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Notes on the review from

by Cardek on Mon May 09, 2011 7:45 pm

Yesterday, I received an email telling me there was a new review of my game. I was so glad to read that, until I realized the reviewer completely missed some aspects of the game. I could be quite happy that the game received a silver star and a general score of 76%. Moreover, the tone of Steve Blanch's review is globally very positive on every aspect he has tested. That's were the problem is...

The reviewer admit to have tested 11 levels out of 25, which corresponds to 44% of the game. He spent 3 hours to go there until he get stucked. As a side note on the longevity, just multiply that time to go to 100% and you obtain roughly 7 hours. Granted the higher levels are much longer and harder to finish than the first ones, you can add at least 2 hours, so it ends at 9 hours. Not so bad for a game sold 4.99 euros. He gave a score of 65% for longevity, I don't blame him for that, at least not directly, because that's the result of his experience with the game.

That leads us to the real problem of the review. I ask you, reader, do you think a review is professionally done when a reviewer don't read the manual/help or whatever you call it? I'm perfectly OK to admit that most users don't read manuals, it happens to me as well. But what if a reviewer doesn't read them? I don't talk about reading every line of the manual, but just ensure you didn't miss anything important so you don't make wrong assertions in your review... I spent long hours to code a feature that I will explain in detail in my next blog entry. It's a system of keys you have to find in the game, it allows you to unlock a level when you're stucked.

Obviously, the reviewer has missed it since he didn't mention it anywhere. The feature is explained in the main Help of the game, as well as in the contextual help of the Level 5. I placed the first key of the game in a way the player can not miss it in the Level 5. Then the Level selector screen reflect that by displaying a specific text and some keys. I admit I could have done that even more obvious or intuitive but I always wanted the contextual Help not to be intrusive. It's a design choice. You're not forced to read it, but you're missing a lot of useful information if you don't. So, just RTFM! I feel partially guilty, though, for not having make it even more intuitive... But how?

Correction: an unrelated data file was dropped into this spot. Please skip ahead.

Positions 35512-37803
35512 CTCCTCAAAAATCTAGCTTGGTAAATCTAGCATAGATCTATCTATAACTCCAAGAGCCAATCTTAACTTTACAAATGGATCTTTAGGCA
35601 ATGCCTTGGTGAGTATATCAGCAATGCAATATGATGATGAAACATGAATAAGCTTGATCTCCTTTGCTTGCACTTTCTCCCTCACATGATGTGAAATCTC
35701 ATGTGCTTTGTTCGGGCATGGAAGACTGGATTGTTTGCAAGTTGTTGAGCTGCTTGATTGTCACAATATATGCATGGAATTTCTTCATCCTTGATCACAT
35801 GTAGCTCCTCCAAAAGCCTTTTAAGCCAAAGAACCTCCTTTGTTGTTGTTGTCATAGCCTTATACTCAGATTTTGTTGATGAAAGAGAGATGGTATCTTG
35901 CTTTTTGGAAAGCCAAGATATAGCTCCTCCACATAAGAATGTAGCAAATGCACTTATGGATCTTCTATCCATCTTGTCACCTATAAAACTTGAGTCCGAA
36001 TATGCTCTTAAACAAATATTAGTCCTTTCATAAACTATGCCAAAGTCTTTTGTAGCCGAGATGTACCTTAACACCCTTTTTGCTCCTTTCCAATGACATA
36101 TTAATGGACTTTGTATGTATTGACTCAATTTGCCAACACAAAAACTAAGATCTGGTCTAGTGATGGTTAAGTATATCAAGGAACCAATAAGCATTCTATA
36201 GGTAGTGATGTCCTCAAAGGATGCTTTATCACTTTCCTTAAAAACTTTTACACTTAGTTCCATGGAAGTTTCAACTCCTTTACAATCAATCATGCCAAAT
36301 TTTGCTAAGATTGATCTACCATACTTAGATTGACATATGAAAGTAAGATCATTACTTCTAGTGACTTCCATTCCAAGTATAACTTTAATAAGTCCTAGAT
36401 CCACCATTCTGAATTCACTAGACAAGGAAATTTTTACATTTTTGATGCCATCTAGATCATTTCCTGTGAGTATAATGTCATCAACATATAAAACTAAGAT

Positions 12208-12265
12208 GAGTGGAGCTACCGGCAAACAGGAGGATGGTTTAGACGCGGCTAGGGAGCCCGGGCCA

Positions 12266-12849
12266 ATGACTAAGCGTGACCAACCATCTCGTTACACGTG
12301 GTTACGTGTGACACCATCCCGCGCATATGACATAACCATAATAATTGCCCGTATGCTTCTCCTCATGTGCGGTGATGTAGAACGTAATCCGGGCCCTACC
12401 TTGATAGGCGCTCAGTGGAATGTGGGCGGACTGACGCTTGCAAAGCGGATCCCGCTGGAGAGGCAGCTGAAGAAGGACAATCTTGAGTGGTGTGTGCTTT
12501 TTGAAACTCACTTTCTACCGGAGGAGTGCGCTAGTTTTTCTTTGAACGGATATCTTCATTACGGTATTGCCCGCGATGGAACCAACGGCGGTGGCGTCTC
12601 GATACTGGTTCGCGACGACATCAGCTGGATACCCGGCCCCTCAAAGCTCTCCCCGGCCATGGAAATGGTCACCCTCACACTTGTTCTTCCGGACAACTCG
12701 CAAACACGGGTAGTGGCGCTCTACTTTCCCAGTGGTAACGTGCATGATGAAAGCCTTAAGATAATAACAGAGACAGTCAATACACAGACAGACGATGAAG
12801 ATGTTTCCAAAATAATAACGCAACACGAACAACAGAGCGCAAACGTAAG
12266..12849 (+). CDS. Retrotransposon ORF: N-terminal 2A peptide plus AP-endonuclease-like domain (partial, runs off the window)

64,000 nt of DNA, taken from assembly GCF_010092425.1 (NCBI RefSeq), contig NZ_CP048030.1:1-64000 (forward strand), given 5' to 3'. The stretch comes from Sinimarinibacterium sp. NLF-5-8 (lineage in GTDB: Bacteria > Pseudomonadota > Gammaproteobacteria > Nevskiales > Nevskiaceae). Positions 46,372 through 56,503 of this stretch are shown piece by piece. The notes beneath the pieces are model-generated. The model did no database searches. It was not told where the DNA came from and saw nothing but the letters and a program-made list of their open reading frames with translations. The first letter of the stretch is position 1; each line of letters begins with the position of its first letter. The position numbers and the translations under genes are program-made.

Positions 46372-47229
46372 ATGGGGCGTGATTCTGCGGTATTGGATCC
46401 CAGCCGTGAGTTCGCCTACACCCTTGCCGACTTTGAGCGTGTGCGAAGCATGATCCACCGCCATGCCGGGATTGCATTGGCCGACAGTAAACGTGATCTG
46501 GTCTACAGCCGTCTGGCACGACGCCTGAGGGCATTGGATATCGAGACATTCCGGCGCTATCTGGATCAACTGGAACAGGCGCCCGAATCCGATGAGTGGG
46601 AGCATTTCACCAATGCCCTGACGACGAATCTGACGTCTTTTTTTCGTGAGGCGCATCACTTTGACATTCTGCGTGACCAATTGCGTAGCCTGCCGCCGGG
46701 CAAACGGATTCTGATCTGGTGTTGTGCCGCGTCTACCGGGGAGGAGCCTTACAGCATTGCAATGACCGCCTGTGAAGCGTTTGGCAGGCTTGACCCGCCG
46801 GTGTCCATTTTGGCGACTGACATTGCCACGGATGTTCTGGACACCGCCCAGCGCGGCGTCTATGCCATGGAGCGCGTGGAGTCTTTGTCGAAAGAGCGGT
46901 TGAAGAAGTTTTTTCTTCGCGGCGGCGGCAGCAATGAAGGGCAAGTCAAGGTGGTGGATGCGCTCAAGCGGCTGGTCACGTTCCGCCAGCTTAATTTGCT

And thus, since the reviewer didn't find this feature, his experience with the game has lead to an understandable frustration. I quote him “This seems to be a bit of a game design problem, since the gameplay itself is not bad per se, but the repetition is. Unfortunately, just hammering away at the same level over and over is really the only way on.“ I can't blame him, but what is written is wrong, you just need to find 5 hidden keys and you can unlock a new level. No need to finish the one you're stucked at.

Therefore, he couldn't test the remaining 56% of the game where the gameplay is sometimes totally different of what it is in the first levels. Simply have a look at these 4 different screenshots.
Image Image Image Image
In Ballistic Bonbon, every level brings a few novelties. So he couldn't put his hands on the Cannon Selector or the Ball Selector features. He couldn't test either the Comet ball and the Precision cannon, which address two of the flaws he described in his review.
I quote “The game can be frustrating because there is nowhere on the display that indicates the current angle or elevation of the shot, nor any trail or tracer extending from the short barrel of the cannon.”
Yes, Steve, the ball can have a trail,
and the cannon can have a HUD
where you can set the horizontal and vertical values with precision, but that's not the basic equipment.

During my discussions with Mark, the admin of Bytten, I was asked why I placed these items at the end of the game instead of the beginning if they were the best features? And I answered, hey, when you played Super Mario World, did you start the game with the Cape power up, or with the tiny Mario? Were you invicible or do you had to wait for picking up a star? You had to discover these new features throughout the game. Guess what, that works like that in Ballistic Bonbon, you start small and you have to find new power ups by yourself. And not only the Precision cannon and the Comet ball aren't the best features of the game, but this isn't the end of the game either! They're just a part of the game, inside the Level Pack #1. There are 8 different cannons and 8 different balls in Ballistic Bonbon, where only 3 of each were used in the first 25 levels. What if you were to review Super Mario World and stopped at 44%?

I understand that the team at Bytten review games for fun and not as a professional activity, but I contacted them in a friendly manner to ask them to update their review to reflect the aspects mentioned above but they refused, that's why I made this blog entry. As a closing word, I say it again, I find the review pretty good, but just incomplete.